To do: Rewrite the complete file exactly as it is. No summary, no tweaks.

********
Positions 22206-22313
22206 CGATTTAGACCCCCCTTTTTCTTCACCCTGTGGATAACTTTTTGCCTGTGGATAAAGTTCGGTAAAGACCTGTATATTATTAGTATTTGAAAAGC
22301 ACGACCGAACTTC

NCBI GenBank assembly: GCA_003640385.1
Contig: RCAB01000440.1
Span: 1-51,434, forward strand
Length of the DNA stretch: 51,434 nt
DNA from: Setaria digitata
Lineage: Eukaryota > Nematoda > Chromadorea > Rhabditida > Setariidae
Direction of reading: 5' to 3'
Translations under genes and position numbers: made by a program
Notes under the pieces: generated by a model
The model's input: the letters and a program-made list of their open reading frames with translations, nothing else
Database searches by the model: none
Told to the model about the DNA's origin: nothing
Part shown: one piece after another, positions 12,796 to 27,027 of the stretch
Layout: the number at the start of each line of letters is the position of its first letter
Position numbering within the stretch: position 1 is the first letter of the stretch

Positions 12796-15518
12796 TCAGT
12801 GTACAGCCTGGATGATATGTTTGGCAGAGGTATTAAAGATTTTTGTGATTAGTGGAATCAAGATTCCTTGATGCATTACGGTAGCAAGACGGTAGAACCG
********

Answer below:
Positions 22206-22313
22206 CGATTTAGACCCCCCTTTTTCTTCACCCTGTGGATAACTTTTTGCCTGTGGATAAAGTTCGGTAAAGACCTGTATATTATTAGTATTTGAAAAGC
22301 ACGACCGAACTTC

NCBI GenBank assembly: GCA_003640385.1
Contig: RCAB01000440.1
Span: 1-51,434, forward strand
Length of the DNA stretch: 51,434 nt
DNA from: Setaria digitata
Lineage: Eukaryota > Nematoda > Chromadorea > Rhabditida > Setariidae
Direction of reading: 5' to 3'
Translations under genes and position numbers: made by a program
Notes under the pieces: generated by a model
The model's input: the letters and a program-made list of their open reading frames with translations, nothing else
Database searches by the model: none
Told to the model about the DNA's origin: nothing
Part shown: one piece after another, positions 12,796 to 27,027 of the stretch
Layout: the number at the start of each line of letters is the position of its first letter
Position numbering within the stretch: position 1 is the first letter of the stretch

Positions 12796-15518
12796 TCAGT
12801 GTACAGCCTGGATGATATGTTTGGCAGAGGTATTAAAGATTTTTGTGATTAGTGGAATCAAGATTCCTTGATGCATTACGGTAGCAAGACGGTAGAACCG